Sometimes a man can be very right and yet wrong at the same time. Step forward Michael Buerk. Few in television have his gravitas. His work in alerting the world to the famine in Ethiopia alone means that when he speaks we should listen.
But now the voice and face of the BBC has been lambasting the corporation and its performance in 2012.
He aimed particular fire at the BBC's disastrous coverage of the Queen's Diamond Jubilee as "cringingly inept". Fair enough - many of us who viewed the coverage of the Queen's flotilla going down the River Thames were appalled by just how inane it was. The likes of Tess Daly interviewing transvestites and Fearne Cotton chin-wagging with Paloma Faith and other hanger-on celebs instead of focusing on HM's progress down the river wasn't appropriate. As Buerk says, the tone set by the BBC was almost mocking.
It was an occasion that called out for, with no irony intended, Michael Buerk. Or David Dimbleby. Or Huw Edwards. A big gun, in other words.
But Buerk shouldn't think himself as being above the common fray. Slinging nasty epithets around, he describes the presenters as "airheads" and reserves special scorn for Tess Daly - "a pneumatic bird-brain from Strictly Come Dancing". (Strange how Clare Balding, the nation's jolly hockey sticks sweetheart, escapes a tongue lashing. She was there too, you know ...)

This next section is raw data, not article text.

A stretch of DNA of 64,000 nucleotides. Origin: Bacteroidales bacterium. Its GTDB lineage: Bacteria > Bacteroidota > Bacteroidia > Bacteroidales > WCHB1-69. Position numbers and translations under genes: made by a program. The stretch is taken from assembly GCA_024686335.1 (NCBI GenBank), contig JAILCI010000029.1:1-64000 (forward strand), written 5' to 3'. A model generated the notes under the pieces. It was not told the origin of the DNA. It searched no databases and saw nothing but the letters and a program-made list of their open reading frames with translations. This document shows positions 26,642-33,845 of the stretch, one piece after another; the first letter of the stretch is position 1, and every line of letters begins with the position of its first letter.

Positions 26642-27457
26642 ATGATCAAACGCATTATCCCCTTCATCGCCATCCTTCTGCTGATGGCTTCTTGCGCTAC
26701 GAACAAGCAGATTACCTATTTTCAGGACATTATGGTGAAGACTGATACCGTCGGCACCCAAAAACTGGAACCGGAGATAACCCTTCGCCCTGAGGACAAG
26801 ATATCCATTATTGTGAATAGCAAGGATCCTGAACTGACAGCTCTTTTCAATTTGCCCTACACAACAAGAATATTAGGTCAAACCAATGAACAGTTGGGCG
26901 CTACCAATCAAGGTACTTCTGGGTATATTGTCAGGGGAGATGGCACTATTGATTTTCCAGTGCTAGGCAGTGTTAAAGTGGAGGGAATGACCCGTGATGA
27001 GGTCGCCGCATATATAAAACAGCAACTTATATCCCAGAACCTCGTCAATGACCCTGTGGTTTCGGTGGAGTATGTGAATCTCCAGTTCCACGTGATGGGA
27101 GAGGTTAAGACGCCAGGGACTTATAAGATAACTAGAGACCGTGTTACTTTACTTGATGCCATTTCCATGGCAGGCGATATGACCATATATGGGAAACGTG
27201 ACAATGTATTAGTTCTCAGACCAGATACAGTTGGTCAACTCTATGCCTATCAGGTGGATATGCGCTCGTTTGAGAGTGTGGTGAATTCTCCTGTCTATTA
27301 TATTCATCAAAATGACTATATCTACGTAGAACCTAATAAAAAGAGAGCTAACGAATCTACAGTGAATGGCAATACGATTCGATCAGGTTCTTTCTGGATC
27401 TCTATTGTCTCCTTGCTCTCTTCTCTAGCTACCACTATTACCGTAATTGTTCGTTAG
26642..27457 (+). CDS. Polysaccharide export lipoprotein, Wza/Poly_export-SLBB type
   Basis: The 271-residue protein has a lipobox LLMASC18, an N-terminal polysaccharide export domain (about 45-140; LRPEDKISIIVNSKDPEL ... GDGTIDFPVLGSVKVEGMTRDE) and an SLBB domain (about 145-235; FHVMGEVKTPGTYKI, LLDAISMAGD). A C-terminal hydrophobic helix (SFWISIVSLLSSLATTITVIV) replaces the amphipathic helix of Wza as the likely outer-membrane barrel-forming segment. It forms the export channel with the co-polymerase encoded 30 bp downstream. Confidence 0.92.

Not spoken like a gentleman, Mr Buerk. Yes, the Beeb's tone was all wrong but - as he concedes in his tirade - the fault lies more squarely with higher-ups in the corporation. It was embarrassing, but so would be having, say, Buerk do the Radio 1 breakfast show.
Just because someone like Tess works in light entertainment it's a bit much to presume they haven't got much of the old grey matter. Or that it's somehow easy. They do what they do - and they get paid for it because (presumably) the public think they are (at the very least) OK at it. It's live TV, after all.
Sure, an abrasive word or two is guaranteed to generate headlines. But borderline abuse and easy condescension are not the mark of a great mind, more that of a right Buerk.